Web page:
Archive for the ‘Narwhal’ Category

extremeSOUNDTRACK: QUEENS OF THE STONE AGE-…Like Clockwork (2013).

qotsa I have loved the earlier QOTSA albums, but I just couldn’t get into this one when it came out.  Perhaps it was too…subtle?  I put it aside, heard everyone rave about it and kind of forgot about it.  Well, I recently rediscovered it and now I get it.  It is just as good and complex as everyone said–I think I was just missing the subtleties, yes.

It’s still very QOTSA–Josh Homme is Josh Homme after all, but there are added elements–pianos, strings (!) and slower sections that add depth and bring really interesting sonic textures to their sound that make this album far more complex but no less sleazy fun.

The roaring sounds that are the guitars of “Keep Your Eyes Peeled” (accompanied by that bottom heavy bass are just fantastic.  “I Sat By the Ocean” has a chorus that goes from good to great when it builds to a second set of chords–it’s really irresistible.  I recall being surprised by the ballad “The Vampyre of Time and Memory.” Okay not a ballad exactly but a piano intro that turns into a classic rocker (complete with lengthy guitar solo).

“If I Had a Tail” is a wonderfully sleazy track with a great riff and a great sound.  It’s also got some of the more unusual lyrics I’ve heard–“If I had a tail, I’d own the place.  If I had a tail I’d swat the flies.”  It’s followed by “My God is the Sun” another great riff-based song where Homme’s falsetto is just another catchy element of the song.  It also has another great chorus (why didn’t I like this album last year?).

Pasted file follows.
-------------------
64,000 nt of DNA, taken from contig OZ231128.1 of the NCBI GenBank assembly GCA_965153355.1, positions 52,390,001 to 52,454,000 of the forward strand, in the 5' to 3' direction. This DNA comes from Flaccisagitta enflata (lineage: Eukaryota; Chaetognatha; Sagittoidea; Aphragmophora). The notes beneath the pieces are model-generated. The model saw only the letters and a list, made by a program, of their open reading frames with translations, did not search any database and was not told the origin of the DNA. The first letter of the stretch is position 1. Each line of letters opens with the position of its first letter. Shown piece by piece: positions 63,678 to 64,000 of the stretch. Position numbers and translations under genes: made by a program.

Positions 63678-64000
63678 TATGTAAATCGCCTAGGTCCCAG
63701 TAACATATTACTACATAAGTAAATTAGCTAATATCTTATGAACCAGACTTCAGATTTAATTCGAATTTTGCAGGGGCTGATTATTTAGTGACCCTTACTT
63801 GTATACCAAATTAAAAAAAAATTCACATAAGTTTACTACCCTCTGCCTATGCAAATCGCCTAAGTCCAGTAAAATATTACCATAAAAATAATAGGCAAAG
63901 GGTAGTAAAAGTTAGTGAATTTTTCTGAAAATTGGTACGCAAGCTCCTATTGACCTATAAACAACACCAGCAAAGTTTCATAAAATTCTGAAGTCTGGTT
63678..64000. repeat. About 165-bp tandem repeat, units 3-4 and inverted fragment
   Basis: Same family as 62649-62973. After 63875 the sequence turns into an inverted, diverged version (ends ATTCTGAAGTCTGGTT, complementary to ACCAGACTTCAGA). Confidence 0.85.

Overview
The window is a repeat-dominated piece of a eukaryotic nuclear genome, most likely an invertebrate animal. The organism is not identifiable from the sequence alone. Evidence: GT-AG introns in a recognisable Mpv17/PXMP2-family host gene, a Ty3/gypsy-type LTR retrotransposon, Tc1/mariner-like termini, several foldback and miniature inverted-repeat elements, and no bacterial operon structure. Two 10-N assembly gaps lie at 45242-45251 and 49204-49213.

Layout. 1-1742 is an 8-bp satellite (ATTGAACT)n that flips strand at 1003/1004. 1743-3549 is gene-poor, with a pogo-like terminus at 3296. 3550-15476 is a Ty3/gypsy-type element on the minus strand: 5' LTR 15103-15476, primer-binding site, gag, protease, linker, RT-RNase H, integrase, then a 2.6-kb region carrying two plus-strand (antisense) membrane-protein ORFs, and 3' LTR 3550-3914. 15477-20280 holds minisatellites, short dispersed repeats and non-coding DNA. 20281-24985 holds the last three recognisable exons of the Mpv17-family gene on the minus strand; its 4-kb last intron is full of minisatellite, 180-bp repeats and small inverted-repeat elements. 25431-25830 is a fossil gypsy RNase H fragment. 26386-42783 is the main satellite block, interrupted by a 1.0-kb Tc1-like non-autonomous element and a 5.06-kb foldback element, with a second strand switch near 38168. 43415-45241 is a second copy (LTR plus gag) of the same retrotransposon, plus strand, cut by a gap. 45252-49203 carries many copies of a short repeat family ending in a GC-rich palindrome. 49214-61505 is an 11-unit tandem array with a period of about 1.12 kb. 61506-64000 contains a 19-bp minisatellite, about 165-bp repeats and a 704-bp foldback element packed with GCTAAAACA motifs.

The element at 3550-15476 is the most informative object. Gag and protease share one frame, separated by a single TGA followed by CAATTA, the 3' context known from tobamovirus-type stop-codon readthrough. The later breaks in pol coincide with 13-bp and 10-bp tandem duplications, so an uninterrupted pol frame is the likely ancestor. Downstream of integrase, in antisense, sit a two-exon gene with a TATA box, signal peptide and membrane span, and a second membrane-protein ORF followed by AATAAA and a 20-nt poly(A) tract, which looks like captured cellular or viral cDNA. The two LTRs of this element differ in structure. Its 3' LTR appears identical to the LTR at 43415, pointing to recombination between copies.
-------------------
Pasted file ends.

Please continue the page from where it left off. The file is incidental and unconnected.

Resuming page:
“Kalopsia” slows the disc down quite a lot–it’s a pretty, gentle song.  Until you get used to it being a mellow song and then it turns into a real rocker (and back again).  “Fairweather Friends” has another great riff and a funny ending with Homme cutting off his chorus and saying “I don’t give a shit about them anyway.”  “Smooth Sailing” reintroduces that sleazy falsetto.  It has a (another) great chorus and an amazing guitar riff that is slowly manipulated into sounding really alien.  It’s very cool.

Most of the songs are pretty standard length, but the final two songs really stretch out.  “I Appear Missing” pushes 6 minutes and has some slower elements, and a great guitar section that connects them all.  The five and a half-minute “Like Clockwork” also starts with a lengthy piano intro and then morphs into another classic rock soloing type song.

It’s one of the best albums of 2013 that I didn’t realize until 2014.  I do wish they lyrics sheet was included as I’m not really sure what he’s saying half the time, and I’m not sure if my guesses make any more or less sense than the actual words.

[READ: September 2014] The Extreme Life of the Sea

I saw this book when I took a tour of the Princeton University Press building.  I loved the cover and thought it seemed like a really interesting topic.  I was later pretty delighted to see it on display in my local library, where I grabbed this copy.